CAPTAIN AMERICA: CIVIL WAR (Russo Brothers, 2016)
Review by Christopher S. Long
Racing across the dimpled flatbed of a truck as fast as his little formic feet can carry him, Scott Lang (Paul Rudd), marginally better known as Ant-Man, takes one giant leap for antkind, switches his wrist controller from Pym's No. 1 to something much stronger, and lands square on the tarmac of Leipzig/Halle Airport as the 50-foot colossus Giant-Man. Just recently ripping out Iron Man's internal wiring at microscopic size, the petty crook turned costumed crimefighter now towers above the German jumbo jets as he reaches out to pluck the flying War Machine clean out of the air and clamp him down in his monstrous mitt.
Here, the action pauses a beat for a medium close-up on Lang's mask as his eyes widen with mischievous glee and he can't help but chuckle, “Oh ho ho ho!” Because, you see, he can be as tiny as an atom and as big as Godzilla and, as you might guess, that's kinda totally freaking awesome. Lang's giddy reaction captures all the sense of wonder that has motivated millions to “Make Mine Marvel!” over the past half century plus, and a major key to the success of the Marvel Studios franchise is that the characters appreciate the rush every bit as much as the viewers.
No scene demonstrates the philosophical chasm between the Marvel Cinematic Universe (MCU) and the Zack Snyder Universe of Comics (ZSUC) as vividly as this modest highlight from the show-stopping battle at the heart of “Captain America: Civil War.” In the brightly-hued MCU, even characters who have been declared outlaws by an overreaching government and faced with battling their former best friends still stop to have a little fun. In the gray-and-other-gray ZSUC, the nigh-omnipotent Superman is adopted by an abusive stepfather who brainwashes him to be ashamed and afraid of who he is; to really drill the lesson home, he forces his son, who has already lost a whole planet, to stand by idly and watch his father die. In the MCU being a superhero is a gas, in the ZSUC an unspeakable nightmare.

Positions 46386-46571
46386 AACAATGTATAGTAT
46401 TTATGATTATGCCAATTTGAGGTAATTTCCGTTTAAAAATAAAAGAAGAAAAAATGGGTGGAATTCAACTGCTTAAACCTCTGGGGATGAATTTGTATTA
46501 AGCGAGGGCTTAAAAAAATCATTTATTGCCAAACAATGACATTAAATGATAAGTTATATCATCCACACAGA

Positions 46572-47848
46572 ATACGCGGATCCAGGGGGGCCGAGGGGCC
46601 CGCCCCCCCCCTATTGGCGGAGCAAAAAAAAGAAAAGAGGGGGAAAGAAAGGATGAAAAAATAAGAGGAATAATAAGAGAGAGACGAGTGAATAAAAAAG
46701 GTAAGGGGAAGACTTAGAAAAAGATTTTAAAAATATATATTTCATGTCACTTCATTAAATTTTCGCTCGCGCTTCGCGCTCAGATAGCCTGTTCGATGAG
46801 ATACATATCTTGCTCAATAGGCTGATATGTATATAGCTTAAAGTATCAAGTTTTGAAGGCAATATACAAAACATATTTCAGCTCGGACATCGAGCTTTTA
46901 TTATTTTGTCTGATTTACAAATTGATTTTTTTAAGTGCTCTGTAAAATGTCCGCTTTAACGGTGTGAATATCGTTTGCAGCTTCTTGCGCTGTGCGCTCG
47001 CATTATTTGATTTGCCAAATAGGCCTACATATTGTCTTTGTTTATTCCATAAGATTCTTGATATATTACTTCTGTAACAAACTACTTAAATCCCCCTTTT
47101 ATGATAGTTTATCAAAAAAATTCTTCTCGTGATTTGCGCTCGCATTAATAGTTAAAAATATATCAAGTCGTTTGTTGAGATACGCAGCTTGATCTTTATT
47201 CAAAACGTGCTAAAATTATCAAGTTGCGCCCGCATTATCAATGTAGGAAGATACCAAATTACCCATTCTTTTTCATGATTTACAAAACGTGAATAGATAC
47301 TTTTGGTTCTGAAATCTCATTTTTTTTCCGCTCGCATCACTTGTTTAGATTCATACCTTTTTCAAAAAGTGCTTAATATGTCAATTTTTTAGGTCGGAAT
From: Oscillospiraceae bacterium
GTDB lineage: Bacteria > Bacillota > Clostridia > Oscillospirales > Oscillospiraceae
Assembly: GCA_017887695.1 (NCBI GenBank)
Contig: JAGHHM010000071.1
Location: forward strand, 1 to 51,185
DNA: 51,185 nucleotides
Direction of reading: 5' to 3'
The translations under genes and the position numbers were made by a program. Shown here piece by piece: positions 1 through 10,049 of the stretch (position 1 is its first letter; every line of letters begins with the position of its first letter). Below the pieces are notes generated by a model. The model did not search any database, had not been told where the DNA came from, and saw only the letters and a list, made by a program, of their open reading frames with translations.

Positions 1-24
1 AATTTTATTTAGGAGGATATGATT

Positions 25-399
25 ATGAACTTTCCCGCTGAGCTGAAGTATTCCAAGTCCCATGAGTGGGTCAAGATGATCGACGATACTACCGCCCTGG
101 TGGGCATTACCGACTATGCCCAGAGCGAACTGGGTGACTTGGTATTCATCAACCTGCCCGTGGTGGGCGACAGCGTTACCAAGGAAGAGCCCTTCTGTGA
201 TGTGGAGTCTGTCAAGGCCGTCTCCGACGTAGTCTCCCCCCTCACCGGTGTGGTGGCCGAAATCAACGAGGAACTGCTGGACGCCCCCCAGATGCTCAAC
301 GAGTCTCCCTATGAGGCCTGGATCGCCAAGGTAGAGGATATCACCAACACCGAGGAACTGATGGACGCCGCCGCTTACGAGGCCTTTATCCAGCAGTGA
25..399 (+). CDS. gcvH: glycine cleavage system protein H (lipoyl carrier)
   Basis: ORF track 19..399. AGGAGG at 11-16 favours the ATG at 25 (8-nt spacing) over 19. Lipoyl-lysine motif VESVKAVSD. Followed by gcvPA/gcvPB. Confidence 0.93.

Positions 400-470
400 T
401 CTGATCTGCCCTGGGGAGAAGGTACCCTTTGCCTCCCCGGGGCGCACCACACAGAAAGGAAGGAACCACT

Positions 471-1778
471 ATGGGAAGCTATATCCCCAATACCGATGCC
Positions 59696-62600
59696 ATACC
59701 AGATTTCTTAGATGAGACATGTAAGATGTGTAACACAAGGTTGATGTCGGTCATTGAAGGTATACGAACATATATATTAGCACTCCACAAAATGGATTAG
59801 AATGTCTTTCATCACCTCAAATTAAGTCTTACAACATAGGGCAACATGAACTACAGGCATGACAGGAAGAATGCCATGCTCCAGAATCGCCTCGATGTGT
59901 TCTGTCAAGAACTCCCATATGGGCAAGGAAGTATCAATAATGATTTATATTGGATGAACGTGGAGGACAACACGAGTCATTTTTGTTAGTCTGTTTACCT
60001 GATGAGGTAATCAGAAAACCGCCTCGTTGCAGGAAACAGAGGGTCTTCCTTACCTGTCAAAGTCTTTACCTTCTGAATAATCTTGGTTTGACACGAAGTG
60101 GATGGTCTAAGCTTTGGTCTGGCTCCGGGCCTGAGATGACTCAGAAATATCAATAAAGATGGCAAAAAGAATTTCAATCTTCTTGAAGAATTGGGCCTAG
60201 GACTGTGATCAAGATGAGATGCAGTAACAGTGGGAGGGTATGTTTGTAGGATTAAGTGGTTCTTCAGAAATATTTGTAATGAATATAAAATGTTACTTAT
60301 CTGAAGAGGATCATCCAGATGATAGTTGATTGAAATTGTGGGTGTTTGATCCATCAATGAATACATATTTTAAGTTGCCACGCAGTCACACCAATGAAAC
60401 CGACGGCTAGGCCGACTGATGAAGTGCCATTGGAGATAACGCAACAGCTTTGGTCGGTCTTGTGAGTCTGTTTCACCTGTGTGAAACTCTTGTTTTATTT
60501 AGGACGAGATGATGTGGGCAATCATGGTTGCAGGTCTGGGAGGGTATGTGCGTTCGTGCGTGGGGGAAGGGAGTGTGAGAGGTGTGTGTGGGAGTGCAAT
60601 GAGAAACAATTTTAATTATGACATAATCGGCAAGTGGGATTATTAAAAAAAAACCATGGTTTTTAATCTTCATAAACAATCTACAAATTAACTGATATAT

While Snyder dreams of a way to enhance the survivalist paranoia of the ZSUC with a good prison rape scene (may I suggest a Busby Berkeley-style musical number?), the Marvel team fantasizes about both the joys and challenges of being able to soar above the earth, fire energy blasts, control your own density, manipulate probability, lift a hundred times your body weight, and... shoot arrows really well.
The animated Marvel Studios logo flips through a series of comic book pages with KABLAMS aplenty, and the various creators shepherded by MCU head honcho Kevin Feige take the source material very seriously, seriously enough to have a total blast with it.
That doesn't prevent directors Anthony and Joe Russo and screenwriters Christopher Markus and Stephen McFeely from tackling a few weightier issues in this latest Marvel joint. An early battle in Lagos pits Captain America (Chris Evans) and a few of his fellow Avengers against the surprisingly compelling B-list villain Crossbones (Frank Grillo). Naturally, they beat the bad guy but the fight results in the deaths of several innocent bystanders, forcing Earth's Mightiest Heroes to confront the ramifications of their various world-shaking skirmishes. Iron Man/Tony Stark (Robert Downey Jr.) feels guiltiest and eagerly acquiesces to a government plan to place the Avengers directly under the control of the United Nations.